Protein expression analysis including coagulation test and ELISA, were carried out in triplicates and the generated data were presented as the means ± SD. The data collected were subjected to analysis of variance test. The means were compared using Duncan’s multiple range tests. A p-value of less than 0.05 was considered as significant difference. All statistical analyses were carried out with SPSS 11.5 (SPSS Inc.).
Transient expression of hFIX
Analysis of the hFIX transcript: Two different mammalian cell lines, CHO and HEK293T, were separately transfected transiently with the three recombinant plasmids namely; F9, F9INT2 and F9INT7. Forty eight hours after transfections, the hFIX transcripts were evaluated by performing RT-PCR, using hF9KozF/hIX-R1 primer pair. Based on the primers' positions, PCR products of an appropriate size with 1475bp length was expected from both the intron-less and intron containing minigenes (Figure 1).
Figure 1: Schematic view of the hFIX transcripts, (both before and after splicing) expected from clones F9INT7 (A) and F9INT2 (B). Electrophoretic pattern of PCR products obtained from RT-PCR (C).Lane 1: F9 in CHO, Lane 2: F9 in HEK-293T, Lane 3: F9INT7 in CHO, Lane 4: F9INT7 in HEK-293T, Lane 5: F9INT2 in CHO, Lane 6: DNA size marker and Lane 7: F9INT2 in HEK-293T.
As the results shows, products of expected size were produced for all the examined cells that is in consistent with proper and complete splicing of pre-mRNAs from the intron-containing constructs, which is supposed to be equal to its intron-less counterpart. Use of oligonucleotides emjF2 and emjR3 (specifically designed for the hBG intron II) on the same templates did not lead to any product (not shown).
In order to evaluate the possible function of the intron at transcription level, Q-RT-PCR was performed. Based on the results obtained from the quantification of the hFIX transcripts, about 0.6- and 2-fold(s) increased for the mRNA contents of the F9INT7 and F9INT2 clones, respectively, compared with the parental clone (Figure 2).
Measurement of the hFIX::Ag: For any of the transfectants, presence of hFIX::Ag in the cultured media was examined by performing ELISA during 72 hours of post-transfection. As the data from the measurements of the FIX::Ag indicated, the highest hFIX expression for each of the cell lines were obtained, when they were transfected with F9INT2 (Figure 3). In contrast, the cells with F9INT7, showed the lowest hFIX expression levels in similar conditions, in both of the cell lines. Although during this period the hFIX expression variations of the two cell lines were different, the HEK293T cells, with the expression level of about 300 ng/ml/106 cells, appeared more efficient for the expression of FIX, after 72 hours of post transfection. Whereas, for the CHO cells the highest FIX expression level, with about 90 ng/ml, occurred 24 hours after transfection.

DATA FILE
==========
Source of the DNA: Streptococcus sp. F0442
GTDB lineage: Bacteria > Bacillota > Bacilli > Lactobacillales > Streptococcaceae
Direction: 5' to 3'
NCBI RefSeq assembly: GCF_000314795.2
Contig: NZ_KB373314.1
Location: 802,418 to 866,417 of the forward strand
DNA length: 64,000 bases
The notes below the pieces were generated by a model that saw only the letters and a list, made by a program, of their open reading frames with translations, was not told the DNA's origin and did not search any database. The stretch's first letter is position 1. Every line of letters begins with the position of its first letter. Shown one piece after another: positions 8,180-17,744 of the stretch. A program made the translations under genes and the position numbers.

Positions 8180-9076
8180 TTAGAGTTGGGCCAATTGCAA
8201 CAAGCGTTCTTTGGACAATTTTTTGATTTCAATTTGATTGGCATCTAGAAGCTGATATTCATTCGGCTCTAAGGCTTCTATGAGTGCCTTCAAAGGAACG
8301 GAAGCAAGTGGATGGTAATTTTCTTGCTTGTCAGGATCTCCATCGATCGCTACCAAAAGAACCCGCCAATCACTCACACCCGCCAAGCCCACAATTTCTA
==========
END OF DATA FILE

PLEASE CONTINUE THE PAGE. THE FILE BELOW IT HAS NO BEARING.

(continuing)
Figure 3: Estimation of the FIX:Ag expressed by transiently transfected CHO (A) and HEK-293T (B), with the three recombinant plasmids; F9 (black column), F9INT7 (dotted column) and F9INT2 (hashed column), based on hFIX:Ag (ng/ml), using ELISA. The different letters represent a statistically significant difference at P < 0.05, compared with the samples taken from intron-less clone, as determined by Duncan?s multiple range test.
Activity measurements of the expressed rhFIX: The cultured media taken from the transfected cells were used for FIX clotting activity measurements, at 24, 48 and 72 hours of post-transfection (Figure 4). In general, the mean coagulation activities of the cultured media taken from the three examined constructs were significantly higher than that of the negative control, indicating in the expression of biologically active FIX by the examined recombinant cells. A sharp decrease in the coagulation activities of cultured media taken from the HEK-293 cells during 72 hours of post-transfection was evidenced. Whereas, constant trends of coagulation activities were observable in the cases of the CHO cultures, during the same period.
Figure 4: Coagulation activities of the transiently expressed hFIXs at 24, 48 and 72 hours of post transfection of CHO (A) and HEK-293T (B) cells, transfected with either of the three recombinant plasmids; F9 (black column), F9INT7 (dotted column) and F9INT2 (hashed column). The results represent the mean values obtained in three independent experiments. The different letters represent a statistically significant difference at P = 0.05, as determined by Duncan?s multiple range tests.
A number of independent works demonstrated that both the human and rabbit β-globin introns play critical roles in the expression of the linked gene, when they are inserted within coding regions [7,13,14] In our previous study the enhancerlike activity of the hBG introns I and II inside the coding region on the rhFIX expression level, in cultured mammalian cells, was demonstrated . In those experiments, significant increase in the hFIX expression level occurred whenever the hBG-intron II was present in the construct. Therefore, involvement of factors with enhancer-like activities in this intron was speculated. Such activities could occur due to elements like TFB sites, acting through their promoter proximity positions that is supported by a number of potential TFBs in the hBG-intron II . Presence of a 96 bp sequence, which belongs to the L1 family of non-LTR retrotransposons (NLRs), within the second hBG intron may also contribute to the enhancer-like activity of this intron as it has already been suggested by Le Hir et al. .